The weekends in Leipzig are filled with musical activity, not only in the Concert Hall and Opera House, but everywhere in the street. Students and aspiring musicians and performers try their luck at attracting tourists and locals, in a town that welcomes crowds and causes.
The Stasi Museum depicted life just as it was before the Reunification and explained the course of events that led up to it. It was a fascinating unfolding of momentous days in 1989, from the first peace protests, to the burning of evidence as the tides turned, to the final decision point on November 9, when the Berlin wall fell. It’s an easy date to remember as it is the reverse of 911.
The translation to the sign above reads “On behalf of the government of the Citizen’s Committee, this building will be secured by the National Police”.
I imagined all the legal papers that were needed to draft the new laws and how the East German economy was shot into the modern world overnight. It seemed so simple, yet it must have been an overwhelming undertaking. It took the will and determination of every German. My faith in humanity was restored and I felt grateful that such a human event could occur in my lifetime.
An afternoon at the Grassi Museum was a shift back to the familiar yet unusual. There was an excellent exhibition of Flemish and Dutch glass and ceramic pieces, inspired by Asian ceramics. The incredible use of light, color and design seemed to be ingrained in the area’s artistic traditions.
While limited, the museum had an excellent display of Asian ceramics and figures. They reminded me of similar pieces I saw in Northwest China.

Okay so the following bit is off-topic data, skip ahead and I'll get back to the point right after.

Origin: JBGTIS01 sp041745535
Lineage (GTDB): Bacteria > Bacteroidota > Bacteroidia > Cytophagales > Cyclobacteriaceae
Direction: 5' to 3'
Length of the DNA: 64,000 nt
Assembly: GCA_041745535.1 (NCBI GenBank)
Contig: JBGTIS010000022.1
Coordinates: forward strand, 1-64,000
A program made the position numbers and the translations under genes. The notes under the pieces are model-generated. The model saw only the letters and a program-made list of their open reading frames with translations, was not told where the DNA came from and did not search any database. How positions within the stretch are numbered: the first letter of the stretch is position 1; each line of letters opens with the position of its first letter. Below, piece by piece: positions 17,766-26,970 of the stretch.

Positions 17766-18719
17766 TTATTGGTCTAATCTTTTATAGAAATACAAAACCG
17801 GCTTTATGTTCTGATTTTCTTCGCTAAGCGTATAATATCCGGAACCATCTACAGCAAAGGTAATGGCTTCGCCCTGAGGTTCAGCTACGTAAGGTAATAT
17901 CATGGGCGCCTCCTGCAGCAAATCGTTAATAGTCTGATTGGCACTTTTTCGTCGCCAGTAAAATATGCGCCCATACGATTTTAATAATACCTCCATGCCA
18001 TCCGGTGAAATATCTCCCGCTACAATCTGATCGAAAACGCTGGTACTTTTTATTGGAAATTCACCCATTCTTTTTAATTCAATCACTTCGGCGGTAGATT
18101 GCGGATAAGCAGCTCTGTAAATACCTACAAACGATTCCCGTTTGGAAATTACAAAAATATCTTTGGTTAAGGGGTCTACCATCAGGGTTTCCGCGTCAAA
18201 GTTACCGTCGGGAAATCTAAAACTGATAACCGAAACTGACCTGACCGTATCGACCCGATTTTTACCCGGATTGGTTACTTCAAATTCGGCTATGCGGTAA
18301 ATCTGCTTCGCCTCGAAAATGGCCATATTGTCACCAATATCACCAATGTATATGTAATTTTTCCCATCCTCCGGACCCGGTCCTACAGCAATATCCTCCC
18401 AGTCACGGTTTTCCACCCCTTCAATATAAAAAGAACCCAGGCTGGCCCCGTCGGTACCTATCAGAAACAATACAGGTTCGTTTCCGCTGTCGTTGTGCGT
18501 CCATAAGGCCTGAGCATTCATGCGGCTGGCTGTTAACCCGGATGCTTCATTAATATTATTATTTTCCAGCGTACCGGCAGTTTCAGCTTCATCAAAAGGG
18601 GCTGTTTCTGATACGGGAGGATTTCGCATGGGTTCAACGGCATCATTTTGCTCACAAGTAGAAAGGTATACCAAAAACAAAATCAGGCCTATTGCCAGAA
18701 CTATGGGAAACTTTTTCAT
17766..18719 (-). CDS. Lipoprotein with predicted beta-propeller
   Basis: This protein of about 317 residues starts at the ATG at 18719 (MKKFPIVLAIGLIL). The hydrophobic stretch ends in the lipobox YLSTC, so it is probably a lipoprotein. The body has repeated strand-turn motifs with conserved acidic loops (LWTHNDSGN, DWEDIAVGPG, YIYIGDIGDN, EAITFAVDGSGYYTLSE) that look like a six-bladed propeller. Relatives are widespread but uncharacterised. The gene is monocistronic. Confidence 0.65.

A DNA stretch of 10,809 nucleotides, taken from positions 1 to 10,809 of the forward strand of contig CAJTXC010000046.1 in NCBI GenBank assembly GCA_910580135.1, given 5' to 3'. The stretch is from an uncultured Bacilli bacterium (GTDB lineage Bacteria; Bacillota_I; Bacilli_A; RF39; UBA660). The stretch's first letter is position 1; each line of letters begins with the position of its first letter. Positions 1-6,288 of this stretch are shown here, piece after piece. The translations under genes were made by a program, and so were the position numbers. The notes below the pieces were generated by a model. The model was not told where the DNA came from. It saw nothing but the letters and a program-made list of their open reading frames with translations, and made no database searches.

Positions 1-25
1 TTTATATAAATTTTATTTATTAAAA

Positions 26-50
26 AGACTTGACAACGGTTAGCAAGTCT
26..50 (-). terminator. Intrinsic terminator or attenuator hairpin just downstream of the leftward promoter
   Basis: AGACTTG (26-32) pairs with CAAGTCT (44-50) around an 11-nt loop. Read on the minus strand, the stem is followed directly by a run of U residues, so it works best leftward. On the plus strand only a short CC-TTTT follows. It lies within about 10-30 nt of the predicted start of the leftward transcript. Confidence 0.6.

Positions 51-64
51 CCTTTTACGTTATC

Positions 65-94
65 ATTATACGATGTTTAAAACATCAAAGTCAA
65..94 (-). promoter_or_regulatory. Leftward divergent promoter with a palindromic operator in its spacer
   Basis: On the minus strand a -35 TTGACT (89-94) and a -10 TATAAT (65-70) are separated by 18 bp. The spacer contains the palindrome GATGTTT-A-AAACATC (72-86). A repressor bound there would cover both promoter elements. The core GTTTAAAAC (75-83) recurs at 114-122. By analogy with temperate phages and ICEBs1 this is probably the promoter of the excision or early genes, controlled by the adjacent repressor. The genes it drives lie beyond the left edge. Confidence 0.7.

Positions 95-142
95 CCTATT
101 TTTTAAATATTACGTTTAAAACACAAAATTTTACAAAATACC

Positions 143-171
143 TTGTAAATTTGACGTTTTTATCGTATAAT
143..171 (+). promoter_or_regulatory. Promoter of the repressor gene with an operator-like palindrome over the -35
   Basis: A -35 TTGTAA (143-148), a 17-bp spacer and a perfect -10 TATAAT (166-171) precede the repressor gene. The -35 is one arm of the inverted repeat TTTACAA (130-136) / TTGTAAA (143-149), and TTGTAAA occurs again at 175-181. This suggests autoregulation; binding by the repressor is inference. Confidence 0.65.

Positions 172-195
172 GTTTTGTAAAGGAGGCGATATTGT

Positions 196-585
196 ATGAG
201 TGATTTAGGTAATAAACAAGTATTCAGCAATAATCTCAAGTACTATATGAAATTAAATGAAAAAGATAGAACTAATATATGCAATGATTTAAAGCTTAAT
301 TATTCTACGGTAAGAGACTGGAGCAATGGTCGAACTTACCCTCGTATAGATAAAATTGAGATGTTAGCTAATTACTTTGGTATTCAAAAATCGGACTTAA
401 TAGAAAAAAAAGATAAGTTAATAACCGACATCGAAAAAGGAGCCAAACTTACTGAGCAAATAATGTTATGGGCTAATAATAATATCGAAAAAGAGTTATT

A collection of artifacts from Iran intrigued me. I marveled over the many pieces that I had not ever seen. I resolved to continue my comparative history studies of countries along the Silk Road. The blue porcelain pieces were reminiscent of those in China, but the metallic colors and designs were much more vibrant and intricate.
The end of the day was capped with two classical music performances. The first was a family concert at the Gewandhouse Orchestra. Herbert Blomstedt, who led the San Francisco Symphony for many years, conducted the orchestra with the Beethoven Pastorale Symphony.
The second of the two concerts was held at the Schumann House, where Robert and Clara Schumann lived. A pianist performed many pieces from Beethoven, Clara Schumann’s own pieces, and those by Schumann. They were very lively and spirited pieces and a contrast to the earlier, much duller performance.
The simple yet elegant stairway at the entrance to the Schumann house was a lovely reminder of the integration of good design and construction in German homes. The museum is now linked with other musical sites such as the Mendelsohn and Wagner houses in Leipzig into a “Music Trail”.
During the performance break, the announcer invited us to a community room and shared the research that is being done with electronic instruments generated by motion detectors. Each “spot” was keyed to an instrumental sound, such as clinks on porcelain, horns, keys, drums and bells. Using motion detectors and people walking between objects mounted in the ceiling, a series of sounds were generated. The more people moved, the more each sound was created. The innovation could produce symphonic sound with audience participation. It was an exciting demonstration that everyone enjoyed.